Why does this matter?
Verbal violence can cause emotional trauma, both in the target and any witnesses to it. It can help to further spread prejudices, allow bullying and harassment, humiliation and aggressive attitudes. Even when it is not said directly, it has the power to influence negative and distorted perceptions of a specific woman or females in general.
Gender-based violence in words
In the workplace
Sexism in the workplace can detract from women's abilities and promote discrimination based on gender. Commonly used expressions range from those which suggest jobs are only suitable for men, to degrading a woman who is successful based on the specific characteristics of being female:
- "She’s got balls"
- "That’s a man’s job"
- “She must be on her period”
- "Who did you sleep with to get this job?"
Women as a possession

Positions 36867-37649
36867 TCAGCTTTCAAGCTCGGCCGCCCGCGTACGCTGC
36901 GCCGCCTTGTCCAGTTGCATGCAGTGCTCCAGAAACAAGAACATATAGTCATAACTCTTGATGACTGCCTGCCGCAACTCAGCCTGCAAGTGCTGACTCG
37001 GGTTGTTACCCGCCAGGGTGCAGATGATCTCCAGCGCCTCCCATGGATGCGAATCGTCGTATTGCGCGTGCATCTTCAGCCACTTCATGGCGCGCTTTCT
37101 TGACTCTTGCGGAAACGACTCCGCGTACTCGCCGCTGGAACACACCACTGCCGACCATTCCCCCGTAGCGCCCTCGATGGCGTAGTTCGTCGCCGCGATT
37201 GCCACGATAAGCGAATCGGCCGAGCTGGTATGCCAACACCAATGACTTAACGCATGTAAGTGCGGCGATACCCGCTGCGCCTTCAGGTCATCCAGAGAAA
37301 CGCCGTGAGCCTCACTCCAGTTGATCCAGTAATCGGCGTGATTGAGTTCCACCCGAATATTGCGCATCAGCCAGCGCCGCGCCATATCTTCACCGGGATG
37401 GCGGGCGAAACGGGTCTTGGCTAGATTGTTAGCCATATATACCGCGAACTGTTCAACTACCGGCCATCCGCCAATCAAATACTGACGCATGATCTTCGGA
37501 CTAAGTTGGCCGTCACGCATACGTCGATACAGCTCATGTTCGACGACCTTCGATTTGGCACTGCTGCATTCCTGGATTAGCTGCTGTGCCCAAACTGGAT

Expressions of love or flattery can also hide latent sexism, as some of these phrases also exercise psychological violence with the intention to have control over the other person:
- "You are mine and no one else’s"
- "You’re prettier when you don’t speak"
- "I don’t want you to be with anyone else"
Humiliation and degradation is another way in which violence can be conveyed, with the point of destroying the strength and self-esteem necessary to fight back:
- "No one is going to believe you"
- "No one else will put up with you"
- "Nobody cares what you have to say"
- "I'm the only one who is going to take care of you"
Blaming the victim
Words can have a profound effect on placing the responsibility for the violence suffered on the victim, absolving the aggressor of their behaviour:
- "You asked for it"
- "What are you wearing?"
- "Look what you made me do"
- "She wanted it for being dressed like that"